The Eye in the Sky
By David Dorf-Oracle on Aug 03, 2009
Not long ago I was in a Walmart with my three kids to pick up a few bath items as a gift for my wife. For some reason the self-checkout lanes had been removed, so we were forced to use the express lane. There were three people in front of me, and the person checking out was trying to use their credit card. Swipe after swipe it would not work. The line got longer, and after 5 minutes I set my items down and walked out. I don't know what the problem was, and I didn't really care. If a retailer can't get me checked-out within a reasonable amount of time, I walk.
Queue management is a huge part of retail operations, especially for scan-and-bag retailers. Too many open checkouts and you're overspending on labor; too few and you risk frustrating customers leading to lost sales. Regardless of whether the cashier paged for help, the manager should be aware when lines get long and take corrective action.
Tesco uses Irisys to count the people in line using infrared technology. When the queue gets long, the system alerts management to open more checkout lanes. Under Amour recently deployed Sensormatic's people counters, which also monitor traffic throughout the store.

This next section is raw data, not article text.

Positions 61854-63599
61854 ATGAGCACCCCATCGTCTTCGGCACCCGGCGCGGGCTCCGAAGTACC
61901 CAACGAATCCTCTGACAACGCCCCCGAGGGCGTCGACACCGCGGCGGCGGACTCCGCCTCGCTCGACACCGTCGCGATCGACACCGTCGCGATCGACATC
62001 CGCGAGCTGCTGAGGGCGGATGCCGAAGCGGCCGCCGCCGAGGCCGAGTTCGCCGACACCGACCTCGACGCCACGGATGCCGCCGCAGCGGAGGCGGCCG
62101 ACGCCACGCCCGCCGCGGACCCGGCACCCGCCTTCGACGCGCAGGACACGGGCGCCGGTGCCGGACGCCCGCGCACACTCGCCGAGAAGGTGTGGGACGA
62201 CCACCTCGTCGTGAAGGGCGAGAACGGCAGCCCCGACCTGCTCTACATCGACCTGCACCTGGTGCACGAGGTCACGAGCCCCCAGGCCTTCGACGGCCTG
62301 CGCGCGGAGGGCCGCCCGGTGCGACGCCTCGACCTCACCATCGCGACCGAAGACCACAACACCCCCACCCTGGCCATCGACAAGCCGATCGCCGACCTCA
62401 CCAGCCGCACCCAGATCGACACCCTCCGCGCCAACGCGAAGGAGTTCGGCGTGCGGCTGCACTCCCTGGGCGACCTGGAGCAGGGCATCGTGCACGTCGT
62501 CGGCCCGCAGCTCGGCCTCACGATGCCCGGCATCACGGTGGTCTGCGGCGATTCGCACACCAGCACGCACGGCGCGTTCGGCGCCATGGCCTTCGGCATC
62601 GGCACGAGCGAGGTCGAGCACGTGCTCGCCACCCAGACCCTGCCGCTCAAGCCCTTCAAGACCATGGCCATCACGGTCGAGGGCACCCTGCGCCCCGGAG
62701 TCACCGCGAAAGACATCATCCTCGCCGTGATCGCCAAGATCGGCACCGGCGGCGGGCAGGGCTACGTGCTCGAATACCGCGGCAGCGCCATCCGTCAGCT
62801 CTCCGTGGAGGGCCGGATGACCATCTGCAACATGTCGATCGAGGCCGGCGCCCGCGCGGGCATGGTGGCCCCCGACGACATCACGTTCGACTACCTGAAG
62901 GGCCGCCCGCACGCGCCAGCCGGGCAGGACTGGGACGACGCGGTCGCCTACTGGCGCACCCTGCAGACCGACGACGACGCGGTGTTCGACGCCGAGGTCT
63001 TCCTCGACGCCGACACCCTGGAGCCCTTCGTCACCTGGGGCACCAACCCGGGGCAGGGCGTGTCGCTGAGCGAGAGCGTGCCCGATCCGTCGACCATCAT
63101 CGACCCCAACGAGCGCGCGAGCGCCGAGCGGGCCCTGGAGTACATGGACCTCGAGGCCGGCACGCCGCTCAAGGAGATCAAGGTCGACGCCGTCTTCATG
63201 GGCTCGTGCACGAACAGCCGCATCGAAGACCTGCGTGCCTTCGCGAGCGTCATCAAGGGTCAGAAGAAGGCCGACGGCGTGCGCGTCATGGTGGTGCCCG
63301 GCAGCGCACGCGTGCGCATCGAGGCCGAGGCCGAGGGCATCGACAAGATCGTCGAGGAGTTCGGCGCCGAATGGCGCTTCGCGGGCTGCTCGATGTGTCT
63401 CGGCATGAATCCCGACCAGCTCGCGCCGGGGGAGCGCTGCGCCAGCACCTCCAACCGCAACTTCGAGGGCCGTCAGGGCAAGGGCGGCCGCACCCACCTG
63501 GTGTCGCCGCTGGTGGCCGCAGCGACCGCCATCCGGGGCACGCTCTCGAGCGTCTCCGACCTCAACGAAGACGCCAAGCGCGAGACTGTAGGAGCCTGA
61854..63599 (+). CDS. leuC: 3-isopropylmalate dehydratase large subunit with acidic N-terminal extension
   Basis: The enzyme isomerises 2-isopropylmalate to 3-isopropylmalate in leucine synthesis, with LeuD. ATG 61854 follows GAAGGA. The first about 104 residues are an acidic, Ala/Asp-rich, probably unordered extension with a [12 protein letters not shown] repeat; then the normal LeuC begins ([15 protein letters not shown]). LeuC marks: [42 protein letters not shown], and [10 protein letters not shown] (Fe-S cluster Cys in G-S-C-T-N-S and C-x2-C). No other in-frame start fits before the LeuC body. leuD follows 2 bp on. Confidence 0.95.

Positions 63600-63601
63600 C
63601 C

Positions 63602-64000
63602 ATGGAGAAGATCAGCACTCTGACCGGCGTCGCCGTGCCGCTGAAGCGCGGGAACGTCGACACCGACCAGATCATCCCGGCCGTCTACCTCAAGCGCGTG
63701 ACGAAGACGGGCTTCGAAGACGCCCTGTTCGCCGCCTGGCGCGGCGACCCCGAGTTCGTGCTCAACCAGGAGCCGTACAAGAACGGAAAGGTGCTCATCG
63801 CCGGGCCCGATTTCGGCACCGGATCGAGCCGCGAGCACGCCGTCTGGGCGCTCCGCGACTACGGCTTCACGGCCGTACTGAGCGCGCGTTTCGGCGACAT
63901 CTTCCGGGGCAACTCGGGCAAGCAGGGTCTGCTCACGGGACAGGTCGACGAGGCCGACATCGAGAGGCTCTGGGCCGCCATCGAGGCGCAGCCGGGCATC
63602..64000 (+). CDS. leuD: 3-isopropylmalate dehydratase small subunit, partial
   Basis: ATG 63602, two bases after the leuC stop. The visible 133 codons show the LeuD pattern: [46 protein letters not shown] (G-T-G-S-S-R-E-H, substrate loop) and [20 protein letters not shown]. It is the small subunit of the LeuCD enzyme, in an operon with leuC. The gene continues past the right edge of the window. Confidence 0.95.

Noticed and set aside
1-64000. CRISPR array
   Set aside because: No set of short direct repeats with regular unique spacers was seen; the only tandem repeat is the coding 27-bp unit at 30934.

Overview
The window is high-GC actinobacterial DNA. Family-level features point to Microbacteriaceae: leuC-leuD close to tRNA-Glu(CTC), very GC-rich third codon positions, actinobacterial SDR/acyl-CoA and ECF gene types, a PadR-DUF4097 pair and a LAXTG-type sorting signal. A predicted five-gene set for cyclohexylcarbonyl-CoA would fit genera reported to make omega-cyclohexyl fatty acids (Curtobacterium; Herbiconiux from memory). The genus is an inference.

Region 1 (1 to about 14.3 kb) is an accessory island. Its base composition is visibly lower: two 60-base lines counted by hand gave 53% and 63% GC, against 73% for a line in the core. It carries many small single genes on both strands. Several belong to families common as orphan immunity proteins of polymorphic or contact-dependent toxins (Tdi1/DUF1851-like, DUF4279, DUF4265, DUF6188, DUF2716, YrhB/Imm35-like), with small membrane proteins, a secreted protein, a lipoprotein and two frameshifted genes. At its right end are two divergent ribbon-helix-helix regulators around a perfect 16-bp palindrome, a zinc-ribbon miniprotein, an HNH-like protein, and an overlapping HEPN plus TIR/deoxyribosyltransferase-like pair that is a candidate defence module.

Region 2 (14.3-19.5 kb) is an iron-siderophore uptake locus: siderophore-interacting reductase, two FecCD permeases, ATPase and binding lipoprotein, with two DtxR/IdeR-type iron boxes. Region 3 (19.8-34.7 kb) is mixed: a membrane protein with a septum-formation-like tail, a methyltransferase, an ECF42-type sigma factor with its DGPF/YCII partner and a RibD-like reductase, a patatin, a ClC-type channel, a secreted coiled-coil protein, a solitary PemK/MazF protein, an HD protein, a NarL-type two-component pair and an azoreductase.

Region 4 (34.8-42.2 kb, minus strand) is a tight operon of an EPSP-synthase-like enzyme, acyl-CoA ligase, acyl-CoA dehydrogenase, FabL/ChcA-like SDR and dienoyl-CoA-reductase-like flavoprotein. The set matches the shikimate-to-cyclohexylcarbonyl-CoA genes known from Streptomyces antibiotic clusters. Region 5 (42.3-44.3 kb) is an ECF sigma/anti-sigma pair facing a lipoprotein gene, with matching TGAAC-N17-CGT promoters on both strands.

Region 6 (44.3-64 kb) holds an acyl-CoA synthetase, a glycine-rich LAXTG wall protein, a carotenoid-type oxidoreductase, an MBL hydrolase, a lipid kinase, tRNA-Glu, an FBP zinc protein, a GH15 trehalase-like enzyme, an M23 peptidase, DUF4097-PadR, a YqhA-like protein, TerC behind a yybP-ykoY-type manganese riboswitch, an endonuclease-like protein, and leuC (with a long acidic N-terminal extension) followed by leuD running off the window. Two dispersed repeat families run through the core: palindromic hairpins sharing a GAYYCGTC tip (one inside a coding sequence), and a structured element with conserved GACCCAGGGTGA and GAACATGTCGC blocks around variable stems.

Bu there's so much more data to be collected. Just as sophisticated video systems can detect theft as I described in this posting, it can also be used to mine customer statistics, such as queue depth, traffic patterns, and consumer behavior.
We collect sales data and mine it for price affinity, cross elasticity, and product affinities, so why can't we mine video to better understand how customers shop. Which displays attract them? When end-caps hold their attention longest? Which floor models draw the most attention? Which items do they pickup, then put back?
It will be interesting to see how retailers use video analytics to improve the shopping experience, or a least get me checked-out faster.